The Ursine – A Bipedal Bear Race for D&D 5th Edition

EDIT OCTOBER 2018: I decided to move this old page to Patreon, so that way it can continue to evolve there while I continue to ponder new creations.

For anyone that supports me on Patreon, you can take part in the reshaping of the Ursine race.  Find more here!

EDIT MAY 2018: I plan on moving forward on some of my projects, including with this race right here.  Part of the reasons is still being disheartened over stolen work.  Needless to say, this article will either redirect to some project work or merged into newer work at some point.  This content isn’t vanishing entirely.  I’ll keep a little teaser bit in, as well as put the fluff I wrote for it back too!

EDIT Aug 2017: I removed some of the content here, in part because it came to my attention that people were plagiarizing my work.  While I’m happy that people are inspired by this blog, the copying and theft has become disheartening for me.  Since this is likely to be revised in a product, I might remove the stats from this page as well, supplying a link in its place.  In the meantime, here is my revised draft for this race!


Bear Cavalry, with more bears!

Physically, the ursine look like somewhat bipedal bears.  While actual bears rarely move on their hind legs, these creatures are somewhat bound to it by default.  However, they can move on all fours like their wild cousins.  Tribes are typically what separate the ursine from one another.  Usually, each tribe is based off the species they originated from.  Beyond that, each tribe has a caste system of sorts; hunters/gatherers, farmers, traders, guards, and the elder councils.  While there is no official hierarchy, some social branches gain more respect than others. Despite their bestial appearance, they tend not to be hostile with ‘regular’ humanoids.  Their actions with outsiders rarely venture beyond trade and negotiations, but it isn’t too uncommon to see an ursine travel as a guide or bodyguard.  Within their lands, many tend to live off a diet associated with their wild equivalents, while some have successfully imported and maintained food stock from the outside world.  While this has lead to slight infighting and social conflict, these resources have been a blessing in tougher times.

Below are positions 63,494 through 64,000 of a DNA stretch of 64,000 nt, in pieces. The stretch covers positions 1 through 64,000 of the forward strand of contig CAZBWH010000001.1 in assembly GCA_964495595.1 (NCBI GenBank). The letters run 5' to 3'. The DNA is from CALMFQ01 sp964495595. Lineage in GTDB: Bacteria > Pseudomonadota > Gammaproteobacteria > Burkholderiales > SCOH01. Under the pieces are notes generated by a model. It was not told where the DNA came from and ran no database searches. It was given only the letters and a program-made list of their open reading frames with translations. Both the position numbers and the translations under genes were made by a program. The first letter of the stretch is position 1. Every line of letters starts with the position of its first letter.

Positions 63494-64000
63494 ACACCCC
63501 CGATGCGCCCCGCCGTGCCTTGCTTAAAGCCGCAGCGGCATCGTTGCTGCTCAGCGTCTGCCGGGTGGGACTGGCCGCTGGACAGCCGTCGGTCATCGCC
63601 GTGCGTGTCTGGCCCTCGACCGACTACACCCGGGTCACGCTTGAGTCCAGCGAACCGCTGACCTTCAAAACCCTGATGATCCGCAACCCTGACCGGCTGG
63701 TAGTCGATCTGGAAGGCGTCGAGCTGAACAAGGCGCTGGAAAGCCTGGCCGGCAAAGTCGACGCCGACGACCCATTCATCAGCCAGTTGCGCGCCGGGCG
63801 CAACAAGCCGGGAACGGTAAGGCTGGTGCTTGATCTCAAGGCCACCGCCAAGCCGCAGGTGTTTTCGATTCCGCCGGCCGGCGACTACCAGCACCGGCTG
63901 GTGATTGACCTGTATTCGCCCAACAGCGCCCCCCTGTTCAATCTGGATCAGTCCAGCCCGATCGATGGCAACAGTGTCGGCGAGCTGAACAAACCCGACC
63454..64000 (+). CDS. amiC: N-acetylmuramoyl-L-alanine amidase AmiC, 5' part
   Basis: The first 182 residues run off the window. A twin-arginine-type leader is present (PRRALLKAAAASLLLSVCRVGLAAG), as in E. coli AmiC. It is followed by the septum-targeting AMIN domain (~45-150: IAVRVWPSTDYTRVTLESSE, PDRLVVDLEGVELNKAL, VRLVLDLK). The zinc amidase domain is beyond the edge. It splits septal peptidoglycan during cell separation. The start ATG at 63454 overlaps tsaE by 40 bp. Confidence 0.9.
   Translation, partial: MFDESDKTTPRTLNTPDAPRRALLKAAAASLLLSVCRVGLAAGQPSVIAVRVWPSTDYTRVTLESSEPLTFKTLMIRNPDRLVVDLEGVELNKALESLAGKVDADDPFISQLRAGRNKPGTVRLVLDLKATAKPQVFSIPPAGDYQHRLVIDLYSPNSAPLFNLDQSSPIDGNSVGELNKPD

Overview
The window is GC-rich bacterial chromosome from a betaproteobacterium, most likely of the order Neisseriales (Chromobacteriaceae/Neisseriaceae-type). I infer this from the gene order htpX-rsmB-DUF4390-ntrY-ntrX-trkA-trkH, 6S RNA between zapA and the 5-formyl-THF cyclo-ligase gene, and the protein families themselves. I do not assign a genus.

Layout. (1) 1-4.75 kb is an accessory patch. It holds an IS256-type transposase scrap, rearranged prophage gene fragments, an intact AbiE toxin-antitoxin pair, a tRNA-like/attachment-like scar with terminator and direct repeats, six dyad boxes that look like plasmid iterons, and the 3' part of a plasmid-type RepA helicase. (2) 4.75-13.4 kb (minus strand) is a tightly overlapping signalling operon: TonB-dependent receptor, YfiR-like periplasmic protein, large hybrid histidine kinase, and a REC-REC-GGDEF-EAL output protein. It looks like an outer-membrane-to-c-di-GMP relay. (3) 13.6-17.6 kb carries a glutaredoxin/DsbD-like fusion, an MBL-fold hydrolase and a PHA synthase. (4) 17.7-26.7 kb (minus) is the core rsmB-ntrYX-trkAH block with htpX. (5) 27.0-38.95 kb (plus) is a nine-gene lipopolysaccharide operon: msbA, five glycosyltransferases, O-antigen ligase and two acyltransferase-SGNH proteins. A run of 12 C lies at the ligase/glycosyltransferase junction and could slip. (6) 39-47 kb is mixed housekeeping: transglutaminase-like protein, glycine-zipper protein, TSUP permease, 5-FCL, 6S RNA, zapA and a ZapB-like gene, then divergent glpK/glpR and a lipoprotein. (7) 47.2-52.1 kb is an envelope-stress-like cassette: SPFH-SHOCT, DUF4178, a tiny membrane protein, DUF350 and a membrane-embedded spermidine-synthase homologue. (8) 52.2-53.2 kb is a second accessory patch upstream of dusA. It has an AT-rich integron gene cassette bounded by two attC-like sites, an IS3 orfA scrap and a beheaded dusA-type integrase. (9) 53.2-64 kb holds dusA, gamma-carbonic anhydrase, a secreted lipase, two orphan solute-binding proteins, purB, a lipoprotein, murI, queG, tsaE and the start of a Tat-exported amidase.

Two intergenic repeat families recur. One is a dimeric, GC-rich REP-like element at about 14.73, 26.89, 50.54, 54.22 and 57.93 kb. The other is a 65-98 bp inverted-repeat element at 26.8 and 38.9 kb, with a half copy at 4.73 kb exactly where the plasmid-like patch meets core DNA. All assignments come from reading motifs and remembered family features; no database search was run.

6 thoughts on “The Ursine – A Bipedal Bear Race for D&D 5th Edition

  1. Hey there! I’ve just come across your blog while in search of an Ursine PC homebrew. I do a little homebrewing myself, but I haven’t perfected balancing races quite yet, haha. I love what you’ve come up with and I really like everything I’ve seen so far.
    Anyway, the group I DM for uses a reference binder with printed homebrews that I’ve accepted into our setting, each one with a credit for the author, of course. I was wondering if I could put this homebrew in PDF format (using The Homebrewery system) and possibly add a panda sub-race for my setting as well? I’d be more than happy to send you the final product, if you’d like.


    • I’m actually in the midst of updating the races, myself. This draft is quite out of date. That said, you can print this for personal use. (I’m also pondering a panda sub race, myself, by the way.)


  2. I love this race and can imagine it in other places. I am thinking of creating a version of SpellJammer that is more science fantasy based with the aesthetics of raygun gothic/dieselpunk. This and any other human-animal hybrid race you have done. If these were to be collected for purchase in print and/or pdf I would be most interested in purchasing such material.


  3. Pingback: Character Creation, Part 2 | dungeonhacking

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